- The Georgia Department of Transportation announced Wednesday that the newly built portion of Interstate 85 in Atlanta will be ready for morning rush hour traffic on May 15, one month ahead of schedule, according to The Atlanta Journal-Constitution.
- A 350-foot bridge section of the highway collapsed after catching fire on March 30, and the state originally projected that it would be open on June 15. The road sees an estimated 400,000 travelers a day and is a vital, regional route.
- The contractor, C.W. Matthews, has had crews on the project 24 hours a day and, if the project is completed as expected, the company will be eligible for an early-completion bonus of $3.1 million, bringing the total contract cost to $16.6 million.
In a rare instance of speediness by a public agency, the GDOT set the project's completion timeframe for 10 weeks, fast-tracking plan approvals and offering generous bonuses to C.W. Matthews if it could get the job done faster. The U.S. Department of Transportation was quick with an offer of $10 million to help fix the road, but, according to the Journal-Constitution, the federal government will most likely end up paying more — up to 90% of the bill.
After the March collapse, Atlanta faced intense criticism for its lack of alternative transportation options for commuters who would otherwise be traveling on I-85, highlighting a nationwide problem regarding a dearth of reliable mass transit options.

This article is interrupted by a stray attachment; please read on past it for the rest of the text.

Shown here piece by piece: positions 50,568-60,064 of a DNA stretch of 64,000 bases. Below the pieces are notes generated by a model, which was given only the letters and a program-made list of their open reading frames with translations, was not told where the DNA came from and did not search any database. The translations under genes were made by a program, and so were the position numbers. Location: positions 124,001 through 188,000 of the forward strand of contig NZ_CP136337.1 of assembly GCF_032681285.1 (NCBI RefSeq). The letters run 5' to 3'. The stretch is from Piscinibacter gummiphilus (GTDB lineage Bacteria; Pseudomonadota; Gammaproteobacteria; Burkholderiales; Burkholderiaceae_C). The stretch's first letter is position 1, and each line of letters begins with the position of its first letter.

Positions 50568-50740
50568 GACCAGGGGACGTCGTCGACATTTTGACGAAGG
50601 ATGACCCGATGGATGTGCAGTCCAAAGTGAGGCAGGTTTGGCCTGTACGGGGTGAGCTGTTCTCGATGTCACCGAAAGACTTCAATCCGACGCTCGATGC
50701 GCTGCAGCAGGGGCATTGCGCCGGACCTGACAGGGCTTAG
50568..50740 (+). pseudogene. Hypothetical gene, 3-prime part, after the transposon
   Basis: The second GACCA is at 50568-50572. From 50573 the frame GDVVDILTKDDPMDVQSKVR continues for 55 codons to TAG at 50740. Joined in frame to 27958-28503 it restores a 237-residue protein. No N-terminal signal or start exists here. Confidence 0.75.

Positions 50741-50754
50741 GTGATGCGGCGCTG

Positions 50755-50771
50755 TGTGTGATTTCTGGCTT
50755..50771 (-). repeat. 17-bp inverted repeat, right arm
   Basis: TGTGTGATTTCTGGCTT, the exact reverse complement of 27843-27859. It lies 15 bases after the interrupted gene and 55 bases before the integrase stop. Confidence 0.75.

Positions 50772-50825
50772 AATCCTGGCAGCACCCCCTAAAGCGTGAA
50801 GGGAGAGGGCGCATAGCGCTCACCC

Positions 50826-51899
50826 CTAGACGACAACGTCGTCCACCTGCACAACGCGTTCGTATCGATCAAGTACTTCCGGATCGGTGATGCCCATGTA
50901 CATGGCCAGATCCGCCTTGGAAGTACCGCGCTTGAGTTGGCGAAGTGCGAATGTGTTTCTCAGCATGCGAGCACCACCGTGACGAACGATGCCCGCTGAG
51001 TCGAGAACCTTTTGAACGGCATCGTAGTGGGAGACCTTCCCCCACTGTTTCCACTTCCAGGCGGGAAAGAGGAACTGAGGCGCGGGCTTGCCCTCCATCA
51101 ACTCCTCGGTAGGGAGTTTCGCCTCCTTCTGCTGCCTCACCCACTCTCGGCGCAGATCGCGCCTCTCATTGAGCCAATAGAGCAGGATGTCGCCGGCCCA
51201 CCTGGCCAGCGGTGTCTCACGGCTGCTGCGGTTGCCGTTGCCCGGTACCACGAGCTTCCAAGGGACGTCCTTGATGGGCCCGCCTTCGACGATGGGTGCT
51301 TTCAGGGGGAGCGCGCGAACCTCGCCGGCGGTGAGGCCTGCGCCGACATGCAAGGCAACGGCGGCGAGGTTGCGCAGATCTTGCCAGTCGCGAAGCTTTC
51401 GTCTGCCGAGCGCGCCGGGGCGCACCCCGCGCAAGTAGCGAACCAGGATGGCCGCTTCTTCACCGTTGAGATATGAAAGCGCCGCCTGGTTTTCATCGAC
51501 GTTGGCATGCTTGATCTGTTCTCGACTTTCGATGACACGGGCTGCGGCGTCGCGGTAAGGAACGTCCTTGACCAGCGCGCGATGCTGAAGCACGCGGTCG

This fast-tracked project is an example of the type of collaboration and streamlining of regulatory processes that the Trump administration has been promoting with its yet-to-be-released $1 trillion infrastructure plan.
To that end, President Donald Trump assembled an infrastructure task force — led up by billionaire Richard LeFrak — to guide and push the agenda along, although there haven't been any hard program proposals from the administration yet. Transportation Secretary Elaine Chao has said there could be a spending bill forthcoming sometime this month.
LeFrak has suggested using the bankruptcy court arbitration process as a model for expediting the permitting process under Trump's program. In that scenario, there would be one point person going over the required environmental reviews and project documents. That strategy, LeFrak said, could significantly reduce the permitting timeline, which, for major infrastructure projects, can sometimes take as long as 10 years.